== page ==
Illusion of Paradise, oil on canvas 36h x 60 inches. With the last post I wrote about the enigmatic way my paintings end up with meaning and how I’m sometimes oblivious even at the end of the full meaning of the piece. With this one, it definitely evolved, but I also know it’s meaning.
This one started out with a source photo I took while in Honolulu, Hawaii on a mini-vacation. I lived there for about a year when I was in 7th grade, so it was a sort of homecoming for me. It was odd for it to still feel like home after all these years and really a small period of my childhood, but then again when I think of my childhood my year in Hawaii feels more like ten years. I think the that moment of going from being twelve to thirteen is an very impressionable time.
Needless to say, while in Hawaii in September I wanted to move back. I was filled with this sense of “why on earth wasn’t my Mom able to be happy here; it’s so wonderful?” That was while on the big Island and still how I felt the first day back on Oahu. After failed attempts of striking up conversations with a few locals though, it came back in focus how cold Hawaii was when we lived there.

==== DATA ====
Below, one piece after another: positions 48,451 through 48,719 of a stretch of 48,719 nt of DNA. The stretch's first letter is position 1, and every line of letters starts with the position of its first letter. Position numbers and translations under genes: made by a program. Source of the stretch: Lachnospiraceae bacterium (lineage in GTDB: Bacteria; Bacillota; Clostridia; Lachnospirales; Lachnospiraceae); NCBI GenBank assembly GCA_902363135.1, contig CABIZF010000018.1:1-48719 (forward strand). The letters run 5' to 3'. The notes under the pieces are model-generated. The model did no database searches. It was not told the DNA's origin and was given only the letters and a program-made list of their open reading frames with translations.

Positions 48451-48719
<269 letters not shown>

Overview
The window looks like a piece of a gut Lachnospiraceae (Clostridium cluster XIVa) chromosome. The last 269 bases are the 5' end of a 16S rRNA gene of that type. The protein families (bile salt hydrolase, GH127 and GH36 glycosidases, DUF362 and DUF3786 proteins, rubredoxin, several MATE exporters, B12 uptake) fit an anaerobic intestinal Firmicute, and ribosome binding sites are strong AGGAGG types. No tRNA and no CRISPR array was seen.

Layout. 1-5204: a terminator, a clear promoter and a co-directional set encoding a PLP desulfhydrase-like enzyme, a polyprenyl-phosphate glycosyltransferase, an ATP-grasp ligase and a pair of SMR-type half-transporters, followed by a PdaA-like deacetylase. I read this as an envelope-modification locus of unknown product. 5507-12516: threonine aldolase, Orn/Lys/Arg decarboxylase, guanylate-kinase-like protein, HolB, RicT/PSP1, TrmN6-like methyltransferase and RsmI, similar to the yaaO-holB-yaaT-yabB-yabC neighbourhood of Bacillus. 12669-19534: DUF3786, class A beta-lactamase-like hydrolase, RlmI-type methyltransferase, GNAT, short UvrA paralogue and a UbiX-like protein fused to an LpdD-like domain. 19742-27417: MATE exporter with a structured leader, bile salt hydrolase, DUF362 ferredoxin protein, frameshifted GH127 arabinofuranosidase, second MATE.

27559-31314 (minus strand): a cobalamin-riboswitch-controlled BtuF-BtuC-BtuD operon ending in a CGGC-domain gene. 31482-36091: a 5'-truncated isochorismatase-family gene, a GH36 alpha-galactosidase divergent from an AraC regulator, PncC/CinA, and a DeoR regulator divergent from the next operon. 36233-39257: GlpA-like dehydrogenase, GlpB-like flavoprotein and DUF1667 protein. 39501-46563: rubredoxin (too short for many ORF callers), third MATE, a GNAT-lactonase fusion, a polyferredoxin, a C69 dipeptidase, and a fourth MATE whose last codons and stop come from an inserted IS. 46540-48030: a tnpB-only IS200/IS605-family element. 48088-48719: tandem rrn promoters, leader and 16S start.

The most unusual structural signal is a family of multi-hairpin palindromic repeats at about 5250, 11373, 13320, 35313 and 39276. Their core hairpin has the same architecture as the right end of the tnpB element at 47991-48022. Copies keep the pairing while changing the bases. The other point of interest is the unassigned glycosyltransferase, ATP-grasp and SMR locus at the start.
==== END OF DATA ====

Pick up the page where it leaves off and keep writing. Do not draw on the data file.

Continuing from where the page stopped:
One person’s paradise is another person’s hell. I can go into details, but really there’s no point.
So, back to the meaning of this painting. I allowed the background to feel a touch stormy and abstract to address how our belief or what paradise is, is actually very abstract and merely an impression. I also wanted to depict the disillusion of my perception. In Japanese woman’s face, in roughly the center, I unconsciously placed all my conflicted feelings about Hawaii. My subconscious mind at work again.
How I feel about Hawaii is simply this. It will always feel like home to me, I can and will visit it, but will never be able to call it home even though I love the islands dearly. I also realize that paradise is merely an illusion and can never be attained.